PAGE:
The "they" in the question acquires different levels for Malcolm. On one hand, the "they" can refer to Malcolm's family. Mrs. Little is shown to be one who is skeptical of White governmental assistance. Mrs. Little and the family recognize that members of the prevailing White society resulted in Mr. Little's death. The family is already in a position where there is a lack of trust in White society. It is for this reason that White government assistance is not viewed as something benevolent, but rather something that could spell problems for the family later on. White financial support comes at a price for Mrs. Little, and she perceives it as not something she wants to accept. It is here in which the "they" in Malcolm's life are those in his family who reject White financial assistance. Certainly, this comes to pass as the government breaks up the family, sending the children to different parts of the country and leaving Mrs. Little to survey the damage that a racist White society and an intrusive White government was wrought on her life.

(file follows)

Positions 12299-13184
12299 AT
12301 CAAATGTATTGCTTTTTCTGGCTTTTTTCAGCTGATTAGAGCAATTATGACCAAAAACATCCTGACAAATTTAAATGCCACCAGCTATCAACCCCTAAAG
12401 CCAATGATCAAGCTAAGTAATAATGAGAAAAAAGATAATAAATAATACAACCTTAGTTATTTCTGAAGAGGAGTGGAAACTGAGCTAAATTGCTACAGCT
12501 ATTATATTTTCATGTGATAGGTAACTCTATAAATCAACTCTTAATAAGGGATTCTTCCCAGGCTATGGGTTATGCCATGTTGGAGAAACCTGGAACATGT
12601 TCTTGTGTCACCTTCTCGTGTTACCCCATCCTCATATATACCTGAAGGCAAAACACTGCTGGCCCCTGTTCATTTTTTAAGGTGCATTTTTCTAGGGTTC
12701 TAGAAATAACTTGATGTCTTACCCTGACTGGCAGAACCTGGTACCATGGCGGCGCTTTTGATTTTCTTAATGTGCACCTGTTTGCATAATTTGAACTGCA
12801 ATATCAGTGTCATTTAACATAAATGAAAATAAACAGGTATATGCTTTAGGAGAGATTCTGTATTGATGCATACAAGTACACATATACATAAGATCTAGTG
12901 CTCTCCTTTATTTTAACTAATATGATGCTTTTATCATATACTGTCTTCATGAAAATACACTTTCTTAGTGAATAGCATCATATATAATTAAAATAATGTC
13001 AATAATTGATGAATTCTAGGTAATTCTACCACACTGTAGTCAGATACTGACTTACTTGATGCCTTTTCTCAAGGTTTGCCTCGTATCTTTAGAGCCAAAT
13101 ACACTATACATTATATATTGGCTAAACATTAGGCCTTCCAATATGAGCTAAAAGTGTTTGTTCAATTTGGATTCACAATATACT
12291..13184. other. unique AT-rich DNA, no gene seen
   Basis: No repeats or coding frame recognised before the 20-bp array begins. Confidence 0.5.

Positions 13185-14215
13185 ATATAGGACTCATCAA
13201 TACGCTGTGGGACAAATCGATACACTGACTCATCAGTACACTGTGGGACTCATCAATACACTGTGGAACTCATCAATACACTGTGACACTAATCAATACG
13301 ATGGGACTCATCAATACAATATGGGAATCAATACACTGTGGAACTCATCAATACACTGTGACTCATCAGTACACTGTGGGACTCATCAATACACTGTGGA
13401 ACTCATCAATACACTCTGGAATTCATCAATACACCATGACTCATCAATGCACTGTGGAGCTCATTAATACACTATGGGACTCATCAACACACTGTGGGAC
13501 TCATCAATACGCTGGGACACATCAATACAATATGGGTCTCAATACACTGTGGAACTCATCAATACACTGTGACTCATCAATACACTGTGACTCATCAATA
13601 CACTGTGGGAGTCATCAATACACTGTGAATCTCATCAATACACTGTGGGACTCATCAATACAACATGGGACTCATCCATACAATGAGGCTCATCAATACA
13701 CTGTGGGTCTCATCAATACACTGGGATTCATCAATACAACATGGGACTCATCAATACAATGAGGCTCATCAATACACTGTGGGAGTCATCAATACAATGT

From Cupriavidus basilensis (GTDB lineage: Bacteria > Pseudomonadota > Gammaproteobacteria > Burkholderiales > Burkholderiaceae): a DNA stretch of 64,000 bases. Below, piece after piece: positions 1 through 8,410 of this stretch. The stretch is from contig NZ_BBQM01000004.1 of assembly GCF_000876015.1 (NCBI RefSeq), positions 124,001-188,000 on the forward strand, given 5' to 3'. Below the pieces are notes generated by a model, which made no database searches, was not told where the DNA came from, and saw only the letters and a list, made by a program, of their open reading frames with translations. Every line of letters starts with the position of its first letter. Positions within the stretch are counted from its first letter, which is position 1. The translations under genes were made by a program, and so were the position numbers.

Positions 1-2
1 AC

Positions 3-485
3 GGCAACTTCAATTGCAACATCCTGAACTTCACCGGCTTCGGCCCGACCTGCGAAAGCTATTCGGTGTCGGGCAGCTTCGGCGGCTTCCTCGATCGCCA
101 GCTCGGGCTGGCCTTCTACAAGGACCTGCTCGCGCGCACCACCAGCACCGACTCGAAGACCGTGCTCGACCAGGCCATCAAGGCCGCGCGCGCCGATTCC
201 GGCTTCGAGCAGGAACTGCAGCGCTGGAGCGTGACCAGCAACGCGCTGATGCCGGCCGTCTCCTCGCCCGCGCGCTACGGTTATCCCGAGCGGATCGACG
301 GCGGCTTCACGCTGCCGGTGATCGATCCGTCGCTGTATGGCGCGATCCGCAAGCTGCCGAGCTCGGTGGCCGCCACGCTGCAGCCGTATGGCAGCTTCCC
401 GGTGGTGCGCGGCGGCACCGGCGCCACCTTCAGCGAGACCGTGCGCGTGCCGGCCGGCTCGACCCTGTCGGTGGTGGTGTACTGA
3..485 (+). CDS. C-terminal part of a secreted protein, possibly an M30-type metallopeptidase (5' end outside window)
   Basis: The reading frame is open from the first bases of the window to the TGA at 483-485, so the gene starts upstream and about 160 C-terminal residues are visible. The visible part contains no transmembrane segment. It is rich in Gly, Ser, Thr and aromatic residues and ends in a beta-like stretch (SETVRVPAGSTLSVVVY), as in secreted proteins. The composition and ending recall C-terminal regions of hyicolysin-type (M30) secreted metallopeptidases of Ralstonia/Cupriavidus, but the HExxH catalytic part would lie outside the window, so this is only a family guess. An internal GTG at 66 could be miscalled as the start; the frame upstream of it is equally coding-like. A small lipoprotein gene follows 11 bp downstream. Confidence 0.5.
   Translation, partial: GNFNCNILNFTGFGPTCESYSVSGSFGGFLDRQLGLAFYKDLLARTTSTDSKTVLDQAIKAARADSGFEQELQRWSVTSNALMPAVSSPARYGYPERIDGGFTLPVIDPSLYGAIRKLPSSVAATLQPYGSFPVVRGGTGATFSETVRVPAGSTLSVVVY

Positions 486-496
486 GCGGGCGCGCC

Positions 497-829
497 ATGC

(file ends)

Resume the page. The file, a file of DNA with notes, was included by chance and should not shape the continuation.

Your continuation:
Later on in Malcolm's life, the "they" refers to the Nation of Islam. Part of Malcolm's teachings as a minister of the Nation of Islam is that taking White financial assistance fosters dependency and helps to keep people of color under the heel of White society. The message of empowerment and nationalistic identity for people of color is at odds with accepting White financial assistance. It is here in which the "they" could be seen as the Nation of Islam's teachings which preached that accepting governmental assistance from White society helps to keep people of color down as opposed to being raised up. This is where Malcolm teaches and experiences how financial support from White society at the time period comes at a cost, and this cost is African- American identity.